Miriam [Mary], Did You Know?

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The Hanukkah [and Christmas] season is upon us, and it is a good time to reflect about the significance of the season in the life of Messiah Yeshua [Jesus]. Based on the evidence of Scripture, we can calculate that the timing of the Messiah’s birth was probably during the fall feast of Sukkot (pronounced Sue-coat), also known as the Feast of Tabernacles. The determination of this date is the subject of another article, but the evidence is based on the priestly course of Abijah, the birth of John the Baptist, and the fact that Yeshua began His earthly ministry in His thirtieth year (Luke 3:23). Since theologians have long known that Messiah’s earthly ministry was for three and a half years, and concluded  with His death at Passover, it is easy to determine that He was born in the fall, most likely the first day of the Feast of Tabernacles. Indications alluding to this are found in Torah, where “Jacob journeyed to Succoth and built booths/sukkot” for his animals (Gen. 33:17). Since Yeshua was born in a stable or sukkah, we can concur there is a connection to the fall feasts of the LORD and the birth of Messiah. Also, traveling pilgrims, going to Jerusalem for the Feast of Tabernacles, would have filled up the inns along the way, which explains why Mary [Miriam] and Joseph [Yosef] took shelter in a stable/sukkah.

Considering the timing of the birth of Messiah, we can also count back nine months to His conception during the Hanukkah season. There are many parallels in Scripture that connect Yeshua to the themes of light and the temple menorah (candlestick, lampstand). These are the symbols of the Feast of Dedication, also known as Hanukkah.  Here are just a few examples:

“In Him was life, and the life was the Light of men. And the light shines in the darkness…There was a man sent from God, whose name was John. The same came…to bear witness of the Light…That was the true Light, which lights every man…” (John 1:4-9).

“Neither do men light a candle, and put it under a bushel, but on a candlestick; and it gives light unto all that are in the house.  Let your light so shine before men, that they may see your good works, and glorify your Father which is in heaven” (Matt. 5:15-16).

“…I am Alpha [in Hebrew: Alef] and Omega [Tav], the first and the last…And I turned to see the voice that spoke with me. And being turned, I saw seven golden candlesticks; and in the midst of the seven candlesticks one like unto the Son of man…” (Rev.1:11-13).

In the Bible, the candlestick or lampstand is a symbol for a congregation of the righteous, who belong to Yeshua.  Messiah standing in the midst of the seven lamps or candlesticks is a picture of Yeshua being the center of the menorah.  Just as Yeshua is the focus of the menorah, He can also be found in the center of the all the Biblical holidays, Hanukkah included. The Feast of Dedication is connected to the fall Feast of Tabernacles, because it was a delayed eight day celebration of Sukkot, a time of rededication of the Temple, after it was purified in the time of the Maccabees.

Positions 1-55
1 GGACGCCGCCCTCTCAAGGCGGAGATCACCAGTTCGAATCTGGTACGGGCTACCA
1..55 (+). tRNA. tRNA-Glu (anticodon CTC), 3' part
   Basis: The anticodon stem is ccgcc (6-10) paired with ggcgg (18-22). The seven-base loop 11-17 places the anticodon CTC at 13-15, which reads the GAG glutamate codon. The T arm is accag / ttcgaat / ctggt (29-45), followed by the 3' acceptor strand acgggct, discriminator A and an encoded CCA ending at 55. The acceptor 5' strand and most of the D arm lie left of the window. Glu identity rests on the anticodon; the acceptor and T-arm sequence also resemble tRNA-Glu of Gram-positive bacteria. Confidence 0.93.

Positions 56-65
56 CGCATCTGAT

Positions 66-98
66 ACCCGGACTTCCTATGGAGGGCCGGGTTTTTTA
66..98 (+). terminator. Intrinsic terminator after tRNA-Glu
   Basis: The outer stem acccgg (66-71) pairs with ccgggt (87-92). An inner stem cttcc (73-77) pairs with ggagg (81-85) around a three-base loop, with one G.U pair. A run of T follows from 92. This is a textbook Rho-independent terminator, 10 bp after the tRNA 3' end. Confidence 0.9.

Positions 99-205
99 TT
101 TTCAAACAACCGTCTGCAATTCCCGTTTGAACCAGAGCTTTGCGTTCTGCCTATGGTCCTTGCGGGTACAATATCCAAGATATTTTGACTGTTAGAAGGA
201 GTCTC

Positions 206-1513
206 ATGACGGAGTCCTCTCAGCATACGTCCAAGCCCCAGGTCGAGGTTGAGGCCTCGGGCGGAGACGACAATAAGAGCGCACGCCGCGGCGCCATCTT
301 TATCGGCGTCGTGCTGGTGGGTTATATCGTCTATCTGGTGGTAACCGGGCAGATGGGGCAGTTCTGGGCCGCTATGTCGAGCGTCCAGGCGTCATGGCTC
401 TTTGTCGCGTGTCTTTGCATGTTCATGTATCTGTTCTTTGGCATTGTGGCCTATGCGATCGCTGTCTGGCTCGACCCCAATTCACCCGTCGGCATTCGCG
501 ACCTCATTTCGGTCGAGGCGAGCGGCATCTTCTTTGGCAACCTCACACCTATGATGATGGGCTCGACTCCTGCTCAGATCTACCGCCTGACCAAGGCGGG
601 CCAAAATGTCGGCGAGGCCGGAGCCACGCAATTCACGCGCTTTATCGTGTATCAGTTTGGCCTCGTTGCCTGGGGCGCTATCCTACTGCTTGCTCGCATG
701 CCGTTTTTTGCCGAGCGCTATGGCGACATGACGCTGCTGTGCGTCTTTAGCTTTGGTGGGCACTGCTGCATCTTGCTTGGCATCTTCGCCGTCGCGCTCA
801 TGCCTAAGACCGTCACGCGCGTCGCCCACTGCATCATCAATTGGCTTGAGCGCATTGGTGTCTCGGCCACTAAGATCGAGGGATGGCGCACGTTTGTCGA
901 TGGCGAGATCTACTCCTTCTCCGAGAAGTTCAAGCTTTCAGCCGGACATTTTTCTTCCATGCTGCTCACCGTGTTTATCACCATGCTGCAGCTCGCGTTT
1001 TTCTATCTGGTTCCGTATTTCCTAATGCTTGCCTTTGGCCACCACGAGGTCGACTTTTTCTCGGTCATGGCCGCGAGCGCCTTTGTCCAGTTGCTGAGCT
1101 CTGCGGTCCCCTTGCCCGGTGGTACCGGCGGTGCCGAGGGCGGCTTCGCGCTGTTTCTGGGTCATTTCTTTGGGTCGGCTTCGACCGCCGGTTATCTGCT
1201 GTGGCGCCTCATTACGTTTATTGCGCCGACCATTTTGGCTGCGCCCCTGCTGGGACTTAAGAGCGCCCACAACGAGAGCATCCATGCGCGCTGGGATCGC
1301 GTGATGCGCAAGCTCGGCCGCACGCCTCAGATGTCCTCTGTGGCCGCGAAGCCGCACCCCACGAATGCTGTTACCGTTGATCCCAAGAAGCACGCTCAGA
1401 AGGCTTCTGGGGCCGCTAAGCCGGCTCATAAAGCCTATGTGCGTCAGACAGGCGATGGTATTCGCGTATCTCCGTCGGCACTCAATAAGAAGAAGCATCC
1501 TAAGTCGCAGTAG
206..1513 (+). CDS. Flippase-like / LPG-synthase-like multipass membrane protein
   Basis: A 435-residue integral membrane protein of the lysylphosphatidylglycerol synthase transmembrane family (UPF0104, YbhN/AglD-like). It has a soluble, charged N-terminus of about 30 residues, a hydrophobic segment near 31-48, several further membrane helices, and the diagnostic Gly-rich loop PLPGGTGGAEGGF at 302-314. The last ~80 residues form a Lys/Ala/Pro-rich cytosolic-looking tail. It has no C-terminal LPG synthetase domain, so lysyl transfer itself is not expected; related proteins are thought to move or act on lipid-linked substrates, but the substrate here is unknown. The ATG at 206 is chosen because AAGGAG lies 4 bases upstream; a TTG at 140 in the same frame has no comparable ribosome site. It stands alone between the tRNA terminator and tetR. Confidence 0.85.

During the Hanukkah season, Miriam, the mother of Yeshua, received the news that would save the world. She was to bear the child, foretold by the prophet Isaiah, “Therefore the Lord himself shall give you a sign; Behold, a virgin shall conceive, and bear a son, and shall call his name Immanuel” (Is. 7:14). Immanuel means God is with us. For Miriam, God would actually be with her in a very intimate way, in her womb. Astounding to imagine! Miriam not only carried Yeshua, she nursed and caressed Him as any loving mother would. Miriam, did you know that when you kissed your little baby, you kissed the face of God?*

Miriam’s child was also the fulfillment of Isaiah 9:6-7: For unto us a child is born, unto us a son is given: and the government shall be upon His shoulder: and his name shall be called Wonderful, Counselor, The Mighty God, The Everlasting Father, The Prince of Peace.  Of the increase of His government and peace there shall be no end, upon the throne of David and upon His kingdom….” Did Miriam know, at the inception of receiving her Hanukkah gift, planted in her womb, just what a treasure she carried under her heart? Miriam, did you know that your baby boy was Lord of all creation?*

This infant, that was to be born, was far and above any other child.  He was spoken of before His conception by the prophet Micah. “But thou, Bethlehem Ephratah, though thou be little among the thousands of Judah, yet out of thee shall he come forth unto me that is to be ruler in Israel; whose goings forth have been from of old, from everlasting.” How did one young woman from Galilee become entrusted to carry the everlasting ruler of Israel?  Miriam, did you know that your baby boy would one day rule the nations?*